Ab tak three and still counting..West Bengal: Bulandshahr, Ballia & Barasat state government hospitals, where class IV employees treating patient.

As we know that medical sciences has been one of the toughest profession as to deal with human lives, but not in India anymore as Sweeper ( Class 4 Employees ) have been caught on camera performing the duties of doctors. It shows how cheap human lives in India as government doesn't care about people and talks big on reforms and FDI on the other hand. The flawed, corrupt malpractices in Health Care profession along with the commercialization of medical services have impaired systematic reforms at rural as well as urban areas. There have been a lot of criticism about how government dealing with health care in India as well as corrupt malpractices in Medical and Paramedical education and services, but It might take decade to change the system and make it oriented towards public health.

Few weeks ago, another shocking story regarding resistant bacterial infection ( superbugs ) spread across 40 nations from patients who got treatment in Indian Hospitals, It will dent global image of India as a country with affordable medicare and raise serious question about the healthcare industry.

Below are the three different incidents in three different hospitals of West Bengal, where class IV employees caught treating patients. Ab tak three and still counting

West Bengal, Barasat State General Hospital, a third hospital,where class IV employee treating patient,despite the presence of Doctor.

In yet another case of hospital apathy in West Bengal, a woman with a fractured leg was attended to by a grade IV non-medical staff member in the Barasat State General Hospital, despite the doctor being present at the emergency ward.

Farhana Khatun's leg was plastered by a Class IV non-medical staff member, even though Doctor SP Sardar was present at the time.

Another outsider in the room, Abdul Rafique was caught on camera removing plaster from a child's arm with a sharp knife.

A Class IV non-medical staff member of the Barasat State General hospital was seen plastering the leg of a patient.

Additionally, the patient Farhana Khatun was asked to bring in her own people to help get her plaster done.

Another Government Hospital in Ballia UP, India exposed where sweeper working as a doctor.

Uttar Pradesh's healthcare system stands exposed. After Bulandshahr, it is now a government hospital in Ballia, where a sweeper was found attending to patients in the emergency ward.

The sweeper, Rajkumar, was found administering stitches to patients in the emergency ward.

That's not all. Even the pharmacist was injecting patients. And there was no sign of a doctor anywhere.

When asked, all the Chief Medical Superintendent would say was that sweepers are not allowed to give injections, and that strict action would taken against those guilty.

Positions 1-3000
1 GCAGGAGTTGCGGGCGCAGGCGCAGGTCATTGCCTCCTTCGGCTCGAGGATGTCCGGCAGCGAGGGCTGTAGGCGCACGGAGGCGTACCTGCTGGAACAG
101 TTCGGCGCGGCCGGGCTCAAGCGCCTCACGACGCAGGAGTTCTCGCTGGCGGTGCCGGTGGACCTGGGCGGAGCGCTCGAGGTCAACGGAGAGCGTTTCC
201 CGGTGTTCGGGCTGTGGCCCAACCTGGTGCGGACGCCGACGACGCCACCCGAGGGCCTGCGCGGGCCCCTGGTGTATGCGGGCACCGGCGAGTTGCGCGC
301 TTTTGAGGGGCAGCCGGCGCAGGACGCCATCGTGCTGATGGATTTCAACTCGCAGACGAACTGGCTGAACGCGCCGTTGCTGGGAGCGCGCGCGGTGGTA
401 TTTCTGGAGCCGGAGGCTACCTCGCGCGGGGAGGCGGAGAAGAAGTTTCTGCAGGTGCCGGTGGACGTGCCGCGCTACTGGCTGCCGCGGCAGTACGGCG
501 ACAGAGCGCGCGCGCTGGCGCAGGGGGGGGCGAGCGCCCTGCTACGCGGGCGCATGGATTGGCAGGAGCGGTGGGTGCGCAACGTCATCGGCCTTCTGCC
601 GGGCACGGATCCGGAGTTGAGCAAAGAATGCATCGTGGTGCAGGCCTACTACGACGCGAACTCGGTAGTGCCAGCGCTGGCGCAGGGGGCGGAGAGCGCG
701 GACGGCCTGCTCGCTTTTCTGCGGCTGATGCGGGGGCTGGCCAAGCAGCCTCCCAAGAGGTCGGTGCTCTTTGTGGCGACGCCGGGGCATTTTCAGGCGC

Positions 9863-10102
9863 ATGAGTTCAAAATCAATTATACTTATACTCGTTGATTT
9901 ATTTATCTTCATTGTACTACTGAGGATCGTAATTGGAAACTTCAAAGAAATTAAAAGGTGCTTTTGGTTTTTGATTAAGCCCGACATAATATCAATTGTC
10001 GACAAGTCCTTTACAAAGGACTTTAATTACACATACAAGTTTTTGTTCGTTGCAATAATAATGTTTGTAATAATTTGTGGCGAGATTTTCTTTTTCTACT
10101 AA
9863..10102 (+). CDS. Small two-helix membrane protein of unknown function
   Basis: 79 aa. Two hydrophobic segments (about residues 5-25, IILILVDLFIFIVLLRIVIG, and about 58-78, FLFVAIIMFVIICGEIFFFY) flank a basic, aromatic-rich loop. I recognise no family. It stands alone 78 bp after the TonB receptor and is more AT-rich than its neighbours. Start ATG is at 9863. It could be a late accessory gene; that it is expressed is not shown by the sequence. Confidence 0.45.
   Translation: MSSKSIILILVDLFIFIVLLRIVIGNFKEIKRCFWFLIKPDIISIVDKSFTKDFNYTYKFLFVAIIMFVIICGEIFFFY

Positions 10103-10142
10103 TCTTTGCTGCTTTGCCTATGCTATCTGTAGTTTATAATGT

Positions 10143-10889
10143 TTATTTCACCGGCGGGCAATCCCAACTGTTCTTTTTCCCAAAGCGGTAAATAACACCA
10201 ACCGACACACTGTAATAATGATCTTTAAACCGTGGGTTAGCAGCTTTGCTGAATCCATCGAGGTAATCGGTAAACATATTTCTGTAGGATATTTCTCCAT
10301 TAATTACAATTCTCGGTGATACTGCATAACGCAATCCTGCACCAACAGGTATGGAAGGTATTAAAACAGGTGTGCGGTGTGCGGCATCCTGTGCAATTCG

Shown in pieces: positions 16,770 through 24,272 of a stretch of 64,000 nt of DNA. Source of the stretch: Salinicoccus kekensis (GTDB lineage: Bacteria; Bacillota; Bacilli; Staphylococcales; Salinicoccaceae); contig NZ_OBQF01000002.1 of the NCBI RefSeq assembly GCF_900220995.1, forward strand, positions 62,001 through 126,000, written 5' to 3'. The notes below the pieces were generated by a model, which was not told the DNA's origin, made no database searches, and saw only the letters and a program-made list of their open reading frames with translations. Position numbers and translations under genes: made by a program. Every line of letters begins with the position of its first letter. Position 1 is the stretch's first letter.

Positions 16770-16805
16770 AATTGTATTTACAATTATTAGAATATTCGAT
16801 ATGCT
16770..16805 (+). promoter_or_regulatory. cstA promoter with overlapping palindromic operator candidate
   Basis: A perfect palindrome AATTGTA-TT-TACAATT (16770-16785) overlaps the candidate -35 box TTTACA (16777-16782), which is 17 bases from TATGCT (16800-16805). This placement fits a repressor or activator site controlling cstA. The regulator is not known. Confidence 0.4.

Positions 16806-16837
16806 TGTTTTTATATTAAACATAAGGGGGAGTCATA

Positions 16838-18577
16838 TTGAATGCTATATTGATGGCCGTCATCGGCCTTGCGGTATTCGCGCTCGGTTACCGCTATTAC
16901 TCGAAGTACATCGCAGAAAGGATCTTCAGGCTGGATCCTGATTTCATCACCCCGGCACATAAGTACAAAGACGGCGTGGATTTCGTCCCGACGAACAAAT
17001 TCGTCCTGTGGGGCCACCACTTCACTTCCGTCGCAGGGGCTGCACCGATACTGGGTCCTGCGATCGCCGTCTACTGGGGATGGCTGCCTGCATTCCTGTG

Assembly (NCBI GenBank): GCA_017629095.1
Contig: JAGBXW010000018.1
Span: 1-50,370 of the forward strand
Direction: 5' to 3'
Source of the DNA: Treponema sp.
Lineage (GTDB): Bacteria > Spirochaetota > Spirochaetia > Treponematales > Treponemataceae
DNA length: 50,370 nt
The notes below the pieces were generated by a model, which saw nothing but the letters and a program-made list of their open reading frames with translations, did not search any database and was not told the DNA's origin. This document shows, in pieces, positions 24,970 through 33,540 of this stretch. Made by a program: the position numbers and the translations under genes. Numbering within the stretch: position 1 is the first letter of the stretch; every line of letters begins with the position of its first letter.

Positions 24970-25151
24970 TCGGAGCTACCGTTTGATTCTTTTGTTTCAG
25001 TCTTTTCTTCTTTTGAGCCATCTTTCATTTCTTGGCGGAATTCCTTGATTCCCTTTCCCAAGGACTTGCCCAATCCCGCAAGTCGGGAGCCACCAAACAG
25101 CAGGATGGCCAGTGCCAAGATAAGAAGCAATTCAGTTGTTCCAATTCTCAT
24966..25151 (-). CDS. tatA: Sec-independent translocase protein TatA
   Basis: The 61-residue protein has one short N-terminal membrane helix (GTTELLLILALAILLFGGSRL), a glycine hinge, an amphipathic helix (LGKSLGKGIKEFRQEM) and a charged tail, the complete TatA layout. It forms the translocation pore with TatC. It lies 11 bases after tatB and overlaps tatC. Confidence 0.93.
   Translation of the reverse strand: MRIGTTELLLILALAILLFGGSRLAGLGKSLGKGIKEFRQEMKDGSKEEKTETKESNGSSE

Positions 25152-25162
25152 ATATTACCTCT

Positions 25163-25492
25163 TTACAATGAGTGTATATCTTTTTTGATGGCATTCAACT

"Sweepers are not allowed to treat patients. I condemn it if such practices are taking place in the Ballia Hospital," he said.

The sweeper Rajkumar, meanwhile, admitted that they administer stitches and injections to patients. And that they do it at the doctors' behest.

"I'm a sweeper at the hospital. When there are a lot of patients, I assist the doctor with stitches and injections," he says.

Clearly the cases at Ballia and Bulandhshahr may not be isolated. The fear is that UP's health services are just as bad and crumbling in other districts.

Check out the latest shocking news story from Government Hospital, Uttar Pradesh India

The poor state of healthcare services in a government hospital in Bulandshahr in Uttar Pradesh has been exposed. The hospital has 23 trained doctors but a sweeper was caught giving stitches to a patient. The video also shows a ward boy administering tetanus shots to another patient.

What's more shocking is that all this took place under the watch of the Hospital Chief Medical Officer. District health officials claim that the staff seen in the video are Operation Theatre attendants and not janitors.

Uttar Pradesh Health Minister Ahmed Hasan has now ordered a probe into the incident.

Chief Medical Officer SHS Danu said, "Sometimes there is a situation when there is nobody to attend to the patients, so they sometimes help with the distribution of medicines. I don't know whether sweepers give stitches to patients."

The incident raises certain big questions:

- Why didn't anyone stop the sweeper from treating the patient?

- Why was the Chief Medical Superintendent watching the sweeper play a doctor?

- How was a sweeper allowed to be present during treatment on the operation theatre?

- Where were the doctors when the sweeper was treating the patients?

UpdateThe Chief Medical Superintendent of the Bulandshahr government hospital has defended the action saying that no janitor or sweeper administered injections as reported by the media.

The hospital CMS Shishir Kumar said, "The person in the footage is an Operation Theatre assistant and it is a part of his job to help out with this under the doctor's supervision."

He defended the incident saying that it was a case of emergency and the whole manpower had to be brought into action. "The main priority was to save lives as 11 critical patients were brought in one go after an accident," he said.

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